February 11, 2015
Mr CHESTER (Gippsland—Parliamentary Secretary to the Minister for Defence) (09:45): I appreciate the opportunity to reflect today on the anniversaries of major fire events that have occurred in my electorate of Gippsland during my time as a member of parliament. Last Saturday was the 6th anniversary of the Black Saturday bushfires of 2009 and Monday was the 1st anniversary of the Hernes Oak-Hazelwood Mine fire of 2014. Both of these events had a devastating effect on the local communities in different ways, particularly around the Latrobe Valley region.
The Black Saturday bushfires impacted on large parts of Victoria, claiming the lives of 173 people. It was the worst bushfire event in our nation’s history. I would like to again express my condolences to the people who lost loved ones and property in those fires and to let them know we have not forgotten them. Of those 173 souls lost in the Black Saturday fires, 11 of the victims died in the Churchill fire complex in my electorate of Gippsland. A total of 35 people were injured and 145 homes were destroyed. Without any exaggeration, it was a devastating event for my community. The fire impacted heavily on people living in towns in the Latrobe Valley region but it also spread right across Gippsland to places like Yarram and Woodside.
Our community resilience was sorely tested on the days following the fire event, and Gippsland and La Trobe Valley certainly passed that test. At the time, we all pledged not to forgot the people who were affected by that bushfire event. I am proud and pleased to say that my community has not forgotten. On Saturday, the Latrobe City Council officially opened a new reflection space in Traralgon’s Victory Park. This space honours the 11 lives lost from that fire event. It complements other memorials established in towns such as Boolarra, Yinnar, Hazelwood and Jeeralang, Callignee, Traralgon South and Koornalla. I look forward to visiting the new memorial the next time I am in Traralgon, and I commend the Latrobe City Council for implementing this new space at the request of local residents.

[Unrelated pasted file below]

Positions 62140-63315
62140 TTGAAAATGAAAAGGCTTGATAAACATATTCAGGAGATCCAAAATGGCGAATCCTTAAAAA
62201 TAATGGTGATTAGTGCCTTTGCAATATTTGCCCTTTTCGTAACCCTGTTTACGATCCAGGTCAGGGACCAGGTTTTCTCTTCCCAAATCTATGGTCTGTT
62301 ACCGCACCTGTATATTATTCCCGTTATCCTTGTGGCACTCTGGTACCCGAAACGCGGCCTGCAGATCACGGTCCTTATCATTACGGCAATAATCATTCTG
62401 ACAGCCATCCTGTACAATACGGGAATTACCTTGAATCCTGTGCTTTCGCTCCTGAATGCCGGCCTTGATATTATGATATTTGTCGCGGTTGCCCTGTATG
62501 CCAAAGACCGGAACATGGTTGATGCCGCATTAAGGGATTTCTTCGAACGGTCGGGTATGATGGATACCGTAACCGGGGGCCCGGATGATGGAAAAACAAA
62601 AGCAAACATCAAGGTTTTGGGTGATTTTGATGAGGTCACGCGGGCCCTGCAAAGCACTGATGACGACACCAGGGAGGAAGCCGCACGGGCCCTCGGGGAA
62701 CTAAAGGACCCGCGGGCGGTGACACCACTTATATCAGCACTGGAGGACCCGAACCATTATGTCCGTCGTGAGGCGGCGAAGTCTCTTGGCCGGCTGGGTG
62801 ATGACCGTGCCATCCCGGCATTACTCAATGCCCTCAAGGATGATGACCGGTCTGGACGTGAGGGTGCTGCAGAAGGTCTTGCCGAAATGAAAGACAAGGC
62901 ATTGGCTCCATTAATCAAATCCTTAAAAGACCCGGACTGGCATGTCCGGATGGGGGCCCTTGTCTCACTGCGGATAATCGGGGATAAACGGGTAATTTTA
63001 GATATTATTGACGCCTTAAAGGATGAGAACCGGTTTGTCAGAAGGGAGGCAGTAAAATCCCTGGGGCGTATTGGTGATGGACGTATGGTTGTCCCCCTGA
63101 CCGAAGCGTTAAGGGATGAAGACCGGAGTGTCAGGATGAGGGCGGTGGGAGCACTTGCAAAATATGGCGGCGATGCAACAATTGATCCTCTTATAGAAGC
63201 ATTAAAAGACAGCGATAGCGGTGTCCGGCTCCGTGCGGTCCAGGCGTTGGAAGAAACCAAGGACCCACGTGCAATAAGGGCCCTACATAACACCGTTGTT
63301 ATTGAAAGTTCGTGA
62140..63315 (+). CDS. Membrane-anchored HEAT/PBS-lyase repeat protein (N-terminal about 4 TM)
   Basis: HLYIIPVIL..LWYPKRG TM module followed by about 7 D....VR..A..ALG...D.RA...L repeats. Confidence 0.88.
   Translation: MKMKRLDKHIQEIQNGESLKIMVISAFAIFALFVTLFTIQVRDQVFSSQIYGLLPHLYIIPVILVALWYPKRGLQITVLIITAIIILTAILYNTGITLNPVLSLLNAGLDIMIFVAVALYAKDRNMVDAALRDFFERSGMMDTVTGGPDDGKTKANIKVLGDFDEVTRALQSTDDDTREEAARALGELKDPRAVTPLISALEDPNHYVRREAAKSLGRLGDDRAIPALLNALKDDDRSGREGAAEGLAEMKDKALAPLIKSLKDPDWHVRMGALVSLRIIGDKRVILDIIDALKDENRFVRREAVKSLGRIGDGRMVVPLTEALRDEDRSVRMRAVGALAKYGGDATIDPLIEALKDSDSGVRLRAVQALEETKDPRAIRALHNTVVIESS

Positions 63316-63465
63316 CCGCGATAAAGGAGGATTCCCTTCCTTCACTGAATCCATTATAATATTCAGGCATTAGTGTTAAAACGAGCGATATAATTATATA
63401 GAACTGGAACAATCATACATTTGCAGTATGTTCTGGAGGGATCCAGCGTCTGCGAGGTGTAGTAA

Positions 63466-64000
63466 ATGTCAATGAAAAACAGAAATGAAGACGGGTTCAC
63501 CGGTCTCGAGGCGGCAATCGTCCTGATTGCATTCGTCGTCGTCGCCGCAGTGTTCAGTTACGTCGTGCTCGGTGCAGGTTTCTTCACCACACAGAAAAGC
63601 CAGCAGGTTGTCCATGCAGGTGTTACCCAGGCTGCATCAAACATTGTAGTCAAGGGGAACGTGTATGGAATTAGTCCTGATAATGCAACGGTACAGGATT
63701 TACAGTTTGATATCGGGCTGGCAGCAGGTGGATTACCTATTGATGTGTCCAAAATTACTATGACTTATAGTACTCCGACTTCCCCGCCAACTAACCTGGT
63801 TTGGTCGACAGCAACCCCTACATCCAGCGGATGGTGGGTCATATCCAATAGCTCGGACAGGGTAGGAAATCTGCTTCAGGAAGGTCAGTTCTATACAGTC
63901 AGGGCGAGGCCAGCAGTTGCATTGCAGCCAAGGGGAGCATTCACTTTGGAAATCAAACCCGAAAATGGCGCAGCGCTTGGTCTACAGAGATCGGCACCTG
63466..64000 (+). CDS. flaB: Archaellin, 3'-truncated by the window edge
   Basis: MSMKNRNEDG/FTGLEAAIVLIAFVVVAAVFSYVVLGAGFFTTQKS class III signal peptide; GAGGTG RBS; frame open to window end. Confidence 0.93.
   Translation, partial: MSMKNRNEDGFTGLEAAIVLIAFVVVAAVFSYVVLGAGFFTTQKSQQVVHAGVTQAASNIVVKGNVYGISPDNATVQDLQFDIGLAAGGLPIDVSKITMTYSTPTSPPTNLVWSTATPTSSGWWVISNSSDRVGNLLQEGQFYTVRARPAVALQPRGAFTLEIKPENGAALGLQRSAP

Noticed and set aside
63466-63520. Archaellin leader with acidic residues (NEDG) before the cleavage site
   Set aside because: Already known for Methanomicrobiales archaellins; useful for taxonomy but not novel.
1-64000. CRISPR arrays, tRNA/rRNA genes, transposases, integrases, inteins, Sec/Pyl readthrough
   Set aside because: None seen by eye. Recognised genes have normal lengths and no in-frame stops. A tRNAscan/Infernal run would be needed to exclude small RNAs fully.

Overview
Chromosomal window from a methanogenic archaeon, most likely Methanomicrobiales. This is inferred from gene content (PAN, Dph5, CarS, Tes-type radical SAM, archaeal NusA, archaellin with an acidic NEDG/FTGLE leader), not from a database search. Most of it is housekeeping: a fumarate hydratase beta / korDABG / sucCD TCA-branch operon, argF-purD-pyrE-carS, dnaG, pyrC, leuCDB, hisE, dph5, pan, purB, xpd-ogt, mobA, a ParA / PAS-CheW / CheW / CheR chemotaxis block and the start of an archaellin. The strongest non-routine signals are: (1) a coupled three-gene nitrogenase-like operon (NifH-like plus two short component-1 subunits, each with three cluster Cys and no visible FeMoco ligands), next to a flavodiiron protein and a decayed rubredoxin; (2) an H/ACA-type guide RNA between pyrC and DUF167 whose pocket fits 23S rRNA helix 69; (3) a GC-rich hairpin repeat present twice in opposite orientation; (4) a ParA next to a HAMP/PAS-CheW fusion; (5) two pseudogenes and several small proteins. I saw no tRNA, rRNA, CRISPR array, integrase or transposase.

As I mentioned, this week is also the first anniversary of the Hernes Oak and Hazelwood Mine Fire, which took hold on 9 February 2014. Thankfully, this blaze did not directly claim lives like the Black Saturday fires did, but it did cause extraordinary angst and health concerns to people living in Morwell and surrounding towns. The fire was the result of a series of small fires that caused embers to spot into the mine. The Hazelwood Mine fire inquiry found it was most likely a smaller fire near Hernes Oak that caused the mine fire and spotting from a nearby fire at Driffield may have also been a factor in that event. Both of these fires were deemed to be suspicious and are being investigated by police. I would urge people to remain vigilant throughout the summer months about any suspicious activity. We have escaped a major fire season at this stage in Gippsland, but there are still risks ahead.
As I said, I take this opportunity to express my thoughts to all the people of Gippsland who have been directly impacted by these bushfires in recent times. I would also like to congratulate and thank the volunteer and professional firefighters who do such an amazing job on behalf of our community.